Hot spots – what you need to know
Pyotraumatic dermatitis, also known as acute moist dermatitis or a hot spot, is one of the most common skin problems seen in dogs. While dogs can get hot spots year-round, the warmer weather of spring and summer tends to increase the risk for these painful skin lesions. Understanding the triggers of hot spots, as well as preventive care and treatment, will help you keep your dog’s skin healthy (and tail wagging) as the seasons change.
Because hot spots affect the superficial layers of the skin, they are not considered skin infections. A hot spot is:
- Self-induced trauma to the outer layers of the skin
- More common in dogs with heavy coats and dense undercoats, such as golden and Labrador retrievers, collies, German shepherds, and Saint Bernards.
- Much more common in warm, humid weather
- Can develop in a few hours
- Not a skin infection, although bacteria can be present on the surface of the wound
Underlying causes of hot spots include:
- External parasites ( including fleas and lice)
- Allergic skin disease
- Anal sac disorders
- Constant licking and/or chewing prompted by stress or boredom
- Irritant substances
- Dirty, wet, or unkempt coats
- Painful locations on the body, such as an arthritic joint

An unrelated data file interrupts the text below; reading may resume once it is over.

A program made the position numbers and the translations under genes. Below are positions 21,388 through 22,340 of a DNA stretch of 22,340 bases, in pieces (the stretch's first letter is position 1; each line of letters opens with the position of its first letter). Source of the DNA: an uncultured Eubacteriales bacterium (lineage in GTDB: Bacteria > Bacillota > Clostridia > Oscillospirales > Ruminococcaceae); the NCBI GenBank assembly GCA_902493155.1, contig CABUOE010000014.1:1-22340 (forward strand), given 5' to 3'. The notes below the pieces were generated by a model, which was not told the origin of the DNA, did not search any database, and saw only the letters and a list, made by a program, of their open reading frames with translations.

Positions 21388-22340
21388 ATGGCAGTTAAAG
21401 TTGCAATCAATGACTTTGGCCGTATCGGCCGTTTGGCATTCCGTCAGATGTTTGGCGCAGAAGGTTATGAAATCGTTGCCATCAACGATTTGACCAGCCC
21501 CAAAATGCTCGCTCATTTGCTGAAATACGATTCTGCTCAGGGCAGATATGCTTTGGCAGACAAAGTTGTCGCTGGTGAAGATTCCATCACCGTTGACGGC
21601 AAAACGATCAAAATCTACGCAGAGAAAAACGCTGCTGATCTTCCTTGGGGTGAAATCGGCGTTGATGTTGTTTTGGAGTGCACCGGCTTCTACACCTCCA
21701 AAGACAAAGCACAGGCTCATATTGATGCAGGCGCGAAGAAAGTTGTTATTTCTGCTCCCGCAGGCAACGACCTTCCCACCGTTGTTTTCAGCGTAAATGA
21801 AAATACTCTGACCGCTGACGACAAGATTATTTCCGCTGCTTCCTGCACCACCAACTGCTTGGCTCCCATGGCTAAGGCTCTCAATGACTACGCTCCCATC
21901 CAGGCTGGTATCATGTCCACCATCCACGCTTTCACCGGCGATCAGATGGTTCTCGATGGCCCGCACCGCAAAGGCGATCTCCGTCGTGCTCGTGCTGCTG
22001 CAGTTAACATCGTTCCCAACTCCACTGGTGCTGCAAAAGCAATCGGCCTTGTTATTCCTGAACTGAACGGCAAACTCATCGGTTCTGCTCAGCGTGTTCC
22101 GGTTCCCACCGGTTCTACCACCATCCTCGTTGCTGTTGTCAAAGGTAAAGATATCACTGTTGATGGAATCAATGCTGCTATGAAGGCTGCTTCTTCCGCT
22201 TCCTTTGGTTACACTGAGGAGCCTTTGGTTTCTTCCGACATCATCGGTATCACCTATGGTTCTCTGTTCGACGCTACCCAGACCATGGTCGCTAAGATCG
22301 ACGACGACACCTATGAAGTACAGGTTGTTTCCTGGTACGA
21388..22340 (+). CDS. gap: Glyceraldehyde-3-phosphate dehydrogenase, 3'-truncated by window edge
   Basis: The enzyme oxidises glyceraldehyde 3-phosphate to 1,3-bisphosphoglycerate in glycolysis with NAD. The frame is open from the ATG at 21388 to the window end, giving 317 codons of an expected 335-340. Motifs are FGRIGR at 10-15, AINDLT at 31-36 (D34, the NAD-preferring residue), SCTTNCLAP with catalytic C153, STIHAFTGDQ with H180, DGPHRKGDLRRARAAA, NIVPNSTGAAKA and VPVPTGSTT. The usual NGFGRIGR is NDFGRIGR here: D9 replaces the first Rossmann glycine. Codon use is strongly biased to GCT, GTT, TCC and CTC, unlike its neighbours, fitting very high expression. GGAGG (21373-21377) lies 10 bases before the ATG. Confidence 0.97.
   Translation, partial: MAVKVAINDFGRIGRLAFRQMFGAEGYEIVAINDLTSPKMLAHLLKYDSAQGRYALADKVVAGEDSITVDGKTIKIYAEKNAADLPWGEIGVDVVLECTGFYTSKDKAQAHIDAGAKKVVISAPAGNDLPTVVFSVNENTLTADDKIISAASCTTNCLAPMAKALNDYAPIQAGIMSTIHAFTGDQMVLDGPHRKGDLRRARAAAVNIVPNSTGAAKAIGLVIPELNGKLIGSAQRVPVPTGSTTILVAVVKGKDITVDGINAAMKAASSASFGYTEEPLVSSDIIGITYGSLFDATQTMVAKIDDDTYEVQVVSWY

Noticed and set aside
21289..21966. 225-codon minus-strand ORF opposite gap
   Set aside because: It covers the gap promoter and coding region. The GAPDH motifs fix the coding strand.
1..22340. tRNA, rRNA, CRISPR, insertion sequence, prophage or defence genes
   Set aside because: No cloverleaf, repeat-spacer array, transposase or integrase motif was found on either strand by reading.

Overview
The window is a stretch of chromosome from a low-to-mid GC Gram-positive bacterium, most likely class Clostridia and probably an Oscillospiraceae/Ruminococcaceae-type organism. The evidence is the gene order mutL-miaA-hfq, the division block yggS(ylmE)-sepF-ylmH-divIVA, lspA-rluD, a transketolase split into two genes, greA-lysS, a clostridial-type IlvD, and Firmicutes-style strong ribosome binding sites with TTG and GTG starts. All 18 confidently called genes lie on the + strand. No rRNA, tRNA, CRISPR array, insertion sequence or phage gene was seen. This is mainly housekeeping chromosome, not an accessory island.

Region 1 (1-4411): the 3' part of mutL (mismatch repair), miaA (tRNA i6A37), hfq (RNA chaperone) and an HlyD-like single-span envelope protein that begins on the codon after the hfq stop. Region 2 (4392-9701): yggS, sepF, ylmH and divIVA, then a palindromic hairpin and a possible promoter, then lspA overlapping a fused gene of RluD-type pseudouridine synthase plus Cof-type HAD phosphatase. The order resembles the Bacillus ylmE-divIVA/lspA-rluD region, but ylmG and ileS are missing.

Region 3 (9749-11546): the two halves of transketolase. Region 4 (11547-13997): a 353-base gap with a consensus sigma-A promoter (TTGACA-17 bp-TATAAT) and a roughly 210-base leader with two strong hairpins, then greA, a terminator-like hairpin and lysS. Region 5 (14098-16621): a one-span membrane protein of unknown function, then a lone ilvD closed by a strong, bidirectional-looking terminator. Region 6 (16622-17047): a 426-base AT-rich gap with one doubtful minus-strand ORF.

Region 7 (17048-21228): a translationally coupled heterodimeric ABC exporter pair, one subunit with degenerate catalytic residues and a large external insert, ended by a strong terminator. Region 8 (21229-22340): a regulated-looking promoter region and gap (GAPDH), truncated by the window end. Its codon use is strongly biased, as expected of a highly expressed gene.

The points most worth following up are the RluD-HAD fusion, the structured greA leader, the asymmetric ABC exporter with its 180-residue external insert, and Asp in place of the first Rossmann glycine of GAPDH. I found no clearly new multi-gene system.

Hot spots are treatable if they are addressed quickly and thoroughly. Treatment recommendations include:
- Clipping hair away from the affected area.
- After clipping, the area should be cleaned with an antiseptic solution of povidone-iodine or chlorhexidine.
- Application of a drying agent, such as 2 percent aluminum acetate (Domeboro astringent solution) or similar topical medication, or herbal drying agent.
- Topical corticosteroids, if needed; oral corticosteroids in more severe cases. The routine use of oral antibiotics is discouraged unless evidence of deeper skin involvement is demonstrated.
- The use of Elizabethan collars or other mechanisms to stop ongoing licking and chewing
Addressing any underlying causes is critical not only in the treatment of the hot spot but as a preventive measure. Ignoring predisposing factors will likely lead to recurrence of the lesion, and ongoing discomfort for the patient. Good grooming habits, routine cleaning of ears and anal sacs, and external parasite control can help avoid some of the precipitating factors that trigger this health concern. Always consult with your veterinarian if you suspect a hot spot flare-up.